Publicising the service

Publicising the value of a new cardio-oncology service is very important; both to cardiologists and oncologists alike. A number of presentations may need to be given at both oncology and cardiology meetings. In addition, the wider hospital community should be made aware of the existence of and work done by the new service. Allied healthcare staff involved in the care of these patients, e.g. specialised pharmacists, clinical nurse specialists, cardiac physiologists, etc., should also understand the remit of the new service. Face-to-face contact is important, and this is very much required at the inception of the service to allow oncologists to become familiar with the concept of cardio-oncology.

It is also important to publicise the service in the primary-care centres associated with the hospital. Letters from the cardio-oncology service will be sent to patients’ oncologists, as well as their primary-care physicians. Spreading awareness of the new service among primary care would be helpful in this context, and also to allow referrals to the service for cancer survivors who may have cardiac symptoms (and are not being followed-up in ‘Late effects’ clinics).


A full cardio-oncology service needs a number of components both for inpatient care, as well as the provision of outpatient services (table 1).

Table 1. Components of a cardio-oncology service and their attributes
Table 1. Components of a cardio-oncology service and their attributes

Clinic practicalities

For a clinic to run efficiently and effectively a number of factors need to be taken into consideration.

  • Patients need to be seen in a timely fashion in order to prevent cancer treatment delays – often within a week.
  • Projected patient numbers to decide on number of clinics required in a week.
  • Number of clinic rooms required per clinic.
  • Will it be a one-stop clinic, i.e. have echocardiography/cardiac magnetic resonance (CMR) imaging the same day?
  • Timing of patient’s appointment so that tests (electrocardiogram [ECG], echocardiogram, CMR, etc.) can be done beforehand.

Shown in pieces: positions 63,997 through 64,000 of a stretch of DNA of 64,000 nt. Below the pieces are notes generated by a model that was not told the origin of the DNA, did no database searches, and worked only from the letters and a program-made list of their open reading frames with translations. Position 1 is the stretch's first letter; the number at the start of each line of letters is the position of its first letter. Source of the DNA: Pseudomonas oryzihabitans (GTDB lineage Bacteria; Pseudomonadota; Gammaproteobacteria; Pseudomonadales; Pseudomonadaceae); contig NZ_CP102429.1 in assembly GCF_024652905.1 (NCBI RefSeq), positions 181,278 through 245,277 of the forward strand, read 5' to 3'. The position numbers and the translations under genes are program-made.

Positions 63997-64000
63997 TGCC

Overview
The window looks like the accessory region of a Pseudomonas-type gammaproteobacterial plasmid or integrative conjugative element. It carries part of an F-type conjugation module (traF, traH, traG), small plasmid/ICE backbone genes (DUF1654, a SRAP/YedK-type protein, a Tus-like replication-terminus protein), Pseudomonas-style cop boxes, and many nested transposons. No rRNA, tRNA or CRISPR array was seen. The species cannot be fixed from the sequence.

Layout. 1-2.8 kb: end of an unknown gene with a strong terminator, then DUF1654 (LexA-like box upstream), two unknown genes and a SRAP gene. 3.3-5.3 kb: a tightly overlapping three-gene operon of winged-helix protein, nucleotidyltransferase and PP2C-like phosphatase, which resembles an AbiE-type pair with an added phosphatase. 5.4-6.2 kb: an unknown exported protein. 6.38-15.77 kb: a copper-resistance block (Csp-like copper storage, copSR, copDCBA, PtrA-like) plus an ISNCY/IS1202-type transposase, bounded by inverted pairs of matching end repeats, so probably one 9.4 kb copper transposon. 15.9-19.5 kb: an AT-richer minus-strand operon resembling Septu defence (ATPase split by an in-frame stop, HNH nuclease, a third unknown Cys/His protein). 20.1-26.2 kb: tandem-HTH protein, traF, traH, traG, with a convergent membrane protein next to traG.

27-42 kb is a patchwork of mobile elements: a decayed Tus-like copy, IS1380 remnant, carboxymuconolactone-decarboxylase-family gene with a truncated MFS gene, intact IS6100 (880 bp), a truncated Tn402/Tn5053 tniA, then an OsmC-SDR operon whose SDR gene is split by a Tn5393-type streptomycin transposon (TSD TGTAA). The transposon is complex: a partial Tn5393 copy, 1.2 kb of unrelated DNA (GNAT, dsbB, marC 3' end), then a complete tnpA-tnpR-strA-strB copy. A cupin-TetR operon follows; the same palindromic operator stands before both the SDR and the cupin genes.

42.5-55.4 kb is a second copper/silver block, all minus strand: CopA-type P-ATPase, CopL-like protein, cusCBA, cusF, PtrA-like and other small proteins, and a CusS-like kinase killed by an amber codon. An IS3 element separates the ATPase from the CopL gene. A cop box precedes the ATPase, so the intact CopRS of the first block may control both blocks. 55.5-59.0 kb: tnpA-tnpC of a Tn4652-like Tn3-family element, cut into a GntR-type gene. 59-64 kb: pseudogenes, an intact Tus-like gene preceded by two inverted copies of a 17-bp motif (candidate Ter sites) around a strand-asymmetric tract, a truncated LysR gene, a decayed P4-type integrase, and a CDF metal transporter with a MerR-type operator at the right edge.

• Intended ratio of new to follow-up patients.
  • Location of the clinic, i.e. consideration of a multi-disciplinary clinic with oncologists.
  • Aim to coordinate timings of clinic with cancer clinics (even if not physically adjacent to each other).
  • Advertising the service effectively (among both cardiology and oncology) to ensure appropriate referrals.
  • Availability of phlebotomists, e.g. for troponin and N-terminal pro-B-type natriuretic protein (NT-proBNP) measurements.
Table 2. Cardio-oncology clinic set-up at University College London Hospital
Table 2. Cardio-oncology clinic set-up at University College London Hospital

While it is likely that patient numbers will be small at the beginning of the service, numbers would be expected to increase rapidly, and this should be factored into any projections regarding doctors required in clinic/echocardiogram slots for the clinic, etc. Flexibility is key in setting up any new service, and there needs to be a willingness to adapt quickly to meet new challenges. In addition, going forward, consideration needs to be given to the possibility of having nurse-run clinics for stable patients or even physiologist-run clinics for those patients in whom only echocardiographic monitoring is being carried out. Outlines of the clinic set-ups at our two centres are shown in tables 2 and 3.